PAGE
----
When visiting Seattle recently, I took a look at the lovely waterfall garden built to mark the foundation of UPS at the site of its first offices.
The tiny space is a great little haven of tranquillity in the city:
Inside, that is. Here’s the view from the outside, taken from one of the main streets that pass it and so showing how it looks to lots of passers-by:
Boring, dull and ugly. Other sides do present a better face to the passing world, but this failure to present an attractive face at street level to those who pass a site is a common failing of modern (and not so modern) architecture.
It’s one of the things that bugs me about so many of the architectural drawings used when planning applications are debated, especially those which make it into the media and into publicity leaflets.
Aside from the magic world in which there is no litter, everyone is slim (but carefully gender and ethnic balanced), no drainpipes exist and no aerials are required, the usual perspectives are those that would be seen by a low-flying billionaire in their helicopter rather than by the mass of people each day at street level passing not only the front but the sides and back of the site too.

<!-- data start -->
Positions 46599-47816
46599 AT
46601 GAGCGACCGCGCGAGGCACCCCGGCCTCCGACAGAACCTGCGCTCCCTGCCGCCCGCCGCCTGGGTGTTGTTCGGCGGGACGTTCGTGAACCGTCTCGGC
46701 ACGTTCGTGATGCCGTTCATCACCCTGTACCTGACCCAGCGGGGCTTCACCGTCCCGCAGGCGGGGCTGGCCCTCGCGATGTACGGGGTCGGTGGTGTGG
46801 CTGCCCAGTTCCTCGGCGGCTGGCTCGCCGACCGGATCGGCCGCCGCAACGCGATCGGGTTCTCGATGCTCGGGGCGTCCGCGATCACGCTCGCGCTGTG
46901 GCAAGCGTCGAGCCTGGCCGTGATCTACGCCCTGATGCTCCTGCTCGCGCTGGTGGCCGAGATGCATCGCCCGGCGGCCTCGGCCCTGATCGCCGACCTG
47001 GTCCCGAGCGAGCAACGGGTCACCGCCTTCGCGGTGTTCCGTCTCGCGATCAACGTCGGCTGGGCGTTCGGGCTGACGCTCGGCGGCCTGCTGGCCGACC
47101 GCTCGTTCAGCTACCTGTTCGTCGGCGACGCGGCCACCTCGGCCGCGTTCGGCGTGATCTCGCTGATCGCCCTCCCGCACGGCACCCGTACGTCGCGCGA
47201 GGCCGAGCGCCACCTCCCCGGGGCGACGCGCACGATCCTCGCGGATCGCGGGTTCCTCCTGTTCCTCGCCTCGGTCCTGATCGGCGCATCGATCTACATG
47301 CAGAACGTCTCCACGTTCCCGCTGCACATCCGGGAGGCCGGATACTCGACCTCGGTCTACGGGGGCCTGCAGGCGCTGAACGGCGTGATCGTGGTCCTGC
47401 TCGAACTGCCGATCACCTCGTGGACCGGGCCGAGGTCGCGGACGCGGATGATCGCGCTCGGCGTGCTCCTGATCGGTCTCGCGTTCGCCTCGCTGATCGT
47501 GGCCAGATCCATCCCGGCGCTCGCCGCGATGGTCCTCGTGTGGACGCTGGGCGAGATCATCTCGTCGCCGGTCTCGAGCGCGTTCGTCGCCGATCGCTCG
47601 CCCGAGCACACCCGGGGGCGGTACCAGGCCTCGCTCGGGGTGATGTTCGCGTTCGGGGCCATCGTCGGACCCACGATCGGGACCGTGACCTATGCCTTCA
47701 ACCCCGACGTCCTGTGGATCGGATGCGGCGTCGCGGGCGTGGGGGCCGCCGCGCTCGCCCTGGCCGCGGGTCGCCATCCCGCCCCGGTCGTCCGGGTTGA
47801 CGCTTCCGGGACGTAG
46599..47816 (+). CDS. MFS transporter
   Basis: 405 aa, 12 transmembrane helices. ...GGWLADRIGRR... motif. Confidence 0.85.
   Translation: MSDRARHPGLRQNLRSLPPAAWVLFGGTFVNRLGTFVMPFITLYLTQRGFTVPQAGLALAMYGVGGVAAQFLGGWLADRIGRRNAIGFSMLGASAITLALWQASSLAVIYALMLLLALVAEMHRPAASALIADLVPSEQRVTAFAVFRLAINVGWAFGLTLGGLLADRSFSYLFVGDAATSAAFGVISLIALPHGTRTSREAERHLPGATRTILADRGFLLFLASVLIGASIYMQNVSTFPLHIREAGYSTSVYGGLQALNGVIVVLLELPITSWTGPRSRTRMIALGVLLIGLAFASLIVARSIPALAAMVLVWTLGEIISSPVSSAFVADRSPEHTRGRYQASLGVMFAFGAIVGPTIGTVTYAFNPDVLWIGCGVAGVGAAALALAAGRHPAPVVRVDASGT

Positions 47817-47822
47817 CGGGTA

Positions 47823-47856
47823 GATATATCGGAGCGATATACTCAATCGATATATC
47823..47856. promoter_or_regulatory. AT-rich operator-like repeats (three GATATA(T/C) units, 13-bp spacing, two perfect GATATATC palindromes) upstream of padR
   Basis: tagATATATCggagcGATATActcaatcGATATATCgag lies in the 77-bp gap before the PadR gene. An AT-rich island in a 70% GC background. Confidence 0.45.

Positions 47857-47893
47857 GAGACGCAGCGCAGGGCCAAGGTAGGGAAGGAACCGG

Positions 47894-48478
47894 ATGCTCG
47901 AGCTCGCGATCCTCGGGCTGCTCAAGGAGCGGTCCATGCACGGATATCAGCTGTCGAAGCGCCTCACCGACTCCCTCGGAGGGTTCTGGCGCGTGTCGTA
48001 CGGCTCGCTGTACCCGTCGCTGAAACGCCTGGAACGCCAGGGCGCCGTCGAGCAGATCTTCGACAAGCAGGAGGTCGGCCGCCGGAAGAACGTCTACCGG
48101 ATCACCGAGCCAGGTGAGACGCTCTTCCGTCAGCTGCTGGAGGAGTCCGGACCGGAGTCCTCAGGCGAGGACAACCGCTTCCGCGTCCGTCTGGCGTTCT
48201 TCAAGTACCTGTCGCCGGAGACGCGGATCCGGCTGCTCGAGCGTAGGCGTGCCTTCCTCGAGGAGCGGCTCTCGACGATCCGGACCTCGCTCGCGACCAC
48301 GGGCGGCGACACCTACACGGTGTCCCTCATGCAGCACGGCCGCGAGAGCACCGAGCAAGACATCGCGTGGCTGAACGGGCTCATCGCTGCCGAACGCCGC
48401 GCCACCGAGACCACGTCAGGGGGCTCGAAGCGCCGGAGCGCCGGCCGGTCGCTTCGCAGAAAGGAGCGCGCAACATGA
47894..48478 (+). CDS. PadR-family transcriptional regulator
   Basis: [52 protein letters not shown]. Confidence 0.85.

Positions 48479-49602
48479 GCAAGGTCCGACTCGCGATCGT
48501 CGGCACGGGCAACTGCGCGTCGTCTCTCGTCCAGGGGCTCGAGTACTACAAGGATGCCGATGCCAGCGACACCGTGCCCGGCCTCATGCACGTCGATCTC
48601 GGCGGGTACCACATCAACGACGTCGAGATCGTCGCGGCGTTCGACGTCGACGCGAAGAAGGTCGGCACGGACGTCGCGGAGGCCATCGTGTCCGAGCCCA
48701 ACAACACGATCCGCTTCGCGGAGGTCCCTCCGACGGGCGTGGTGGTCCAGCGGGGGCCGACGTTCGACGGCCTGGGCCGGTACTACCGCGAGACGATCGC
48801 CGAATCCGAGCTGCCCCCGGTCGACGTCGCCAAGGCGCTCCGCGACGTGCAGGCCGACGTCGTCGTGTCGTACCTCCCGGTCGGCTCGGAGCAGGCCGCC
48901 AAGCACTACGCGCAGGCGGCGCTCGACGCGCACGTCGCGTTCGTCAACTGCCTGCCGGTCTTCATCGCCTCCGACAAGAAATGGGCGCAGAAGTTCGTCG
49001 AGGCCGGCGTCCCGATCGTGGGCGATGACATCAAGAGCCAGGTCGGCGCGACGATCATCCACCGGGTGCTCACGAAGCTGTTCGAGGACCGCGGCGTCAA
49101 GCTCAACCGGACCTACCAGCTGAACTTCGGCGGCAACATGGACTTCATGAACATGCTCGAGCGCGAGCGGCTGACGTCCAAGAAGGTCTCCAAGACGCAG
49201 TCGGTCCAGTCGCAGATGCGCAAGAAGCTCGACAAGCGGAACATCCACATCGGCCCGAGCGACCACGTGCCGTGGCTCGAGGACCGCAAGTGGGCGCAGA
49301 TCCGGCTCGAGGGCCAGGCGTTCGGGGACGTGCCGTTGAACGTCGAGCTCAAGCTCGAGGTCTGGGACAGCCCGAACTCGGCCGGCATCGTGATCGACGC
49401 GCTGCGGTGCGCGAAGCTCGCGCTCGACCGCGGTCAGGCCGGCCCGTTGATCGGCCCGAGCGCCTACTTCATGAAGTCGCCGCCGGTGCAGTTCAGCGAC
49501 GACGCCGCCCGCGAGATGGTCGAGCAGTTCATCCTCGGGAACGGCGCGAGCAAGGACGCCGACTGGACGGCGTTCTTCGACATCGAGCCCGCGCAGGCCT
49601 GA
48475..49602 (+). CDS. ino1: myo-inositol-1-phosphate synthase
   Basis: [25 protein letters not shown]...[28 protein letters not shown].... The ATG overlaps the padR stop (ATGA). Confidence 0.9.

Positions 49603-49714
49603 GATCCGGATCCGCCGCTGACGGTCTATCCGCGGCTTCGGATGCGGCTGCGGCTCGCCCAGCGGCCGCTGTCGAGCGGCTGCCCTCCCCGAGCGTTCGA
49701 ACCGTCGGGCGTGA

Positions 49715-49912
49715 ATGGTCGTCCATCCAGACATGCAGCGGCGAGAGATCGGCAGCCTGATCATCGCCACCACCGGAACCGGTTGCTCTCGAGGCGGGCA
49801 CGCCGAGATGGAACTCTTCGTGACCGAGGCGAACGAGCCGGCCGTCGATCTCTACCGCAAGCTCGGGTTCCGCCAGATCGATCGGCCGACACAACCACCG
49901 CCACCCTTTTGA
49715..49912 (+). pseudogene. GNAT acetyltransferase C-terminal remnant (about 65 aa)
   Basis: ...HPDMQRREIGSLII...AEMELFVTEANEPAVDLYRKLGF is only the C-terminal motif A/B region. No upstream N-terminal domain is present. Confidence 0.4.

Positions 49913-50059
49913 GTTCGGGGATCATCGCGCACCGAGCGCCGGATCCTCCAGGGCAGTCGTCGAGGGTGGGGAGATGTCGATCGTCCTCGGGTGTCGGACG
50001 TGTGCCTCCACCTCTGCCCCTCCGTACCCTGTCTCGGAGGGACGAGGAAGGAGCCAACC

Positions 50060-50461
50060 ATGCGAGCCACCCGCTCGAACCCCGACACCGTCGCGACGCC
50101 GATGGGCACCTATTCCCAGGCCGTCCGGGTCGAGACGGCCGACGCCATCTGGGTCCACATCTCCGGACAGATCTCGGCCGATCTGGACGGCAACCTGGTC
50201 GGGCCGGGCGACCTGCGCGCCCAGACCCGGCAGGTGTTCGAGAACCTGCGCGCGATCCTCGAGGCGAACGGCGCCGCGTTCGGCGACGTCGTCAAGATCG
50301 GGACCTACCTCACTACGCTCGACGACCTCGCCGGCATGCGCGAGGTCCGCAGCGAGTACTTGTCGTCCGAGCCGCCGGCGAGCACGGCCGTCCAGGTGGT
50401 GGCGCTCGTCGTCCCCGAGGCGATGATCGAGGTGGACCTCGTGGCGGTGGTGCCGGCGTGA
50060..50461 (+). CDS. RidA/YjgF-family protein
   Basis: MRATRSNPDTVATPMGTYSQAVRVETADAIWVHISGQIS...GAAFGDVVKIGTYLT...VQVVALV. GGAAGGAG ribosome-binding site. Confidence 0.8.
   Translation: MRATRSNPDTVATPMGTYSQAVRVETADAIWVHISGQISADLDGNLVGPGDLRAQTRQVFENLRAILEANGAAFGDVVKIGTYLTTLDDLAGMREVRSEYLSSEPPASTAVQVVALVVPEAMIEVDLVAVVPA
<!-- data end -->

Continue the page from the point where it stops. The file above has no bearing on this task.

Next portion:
Great architecture doesn’t just look great from an angle that almost no-one sees it. It also looks great from the angles from which people see it day in, day out. It’s noticeable too how well modern buildings look at street level in places such as Sydney and Vancouver which place a high regulatory importance on the street level appearance (by emphasising street level access for the public and surrounding green spaces respectively) compared with, for example, parts of London.
So here’s a tip if you’re ever a councillor on a planning committee: make sure you get shown how a proposal will look from all the angles people will pass it for decades to come. If that ugly facade down the side or around the back is going to be passed millions of times in total during its lifetime, is that really good enough?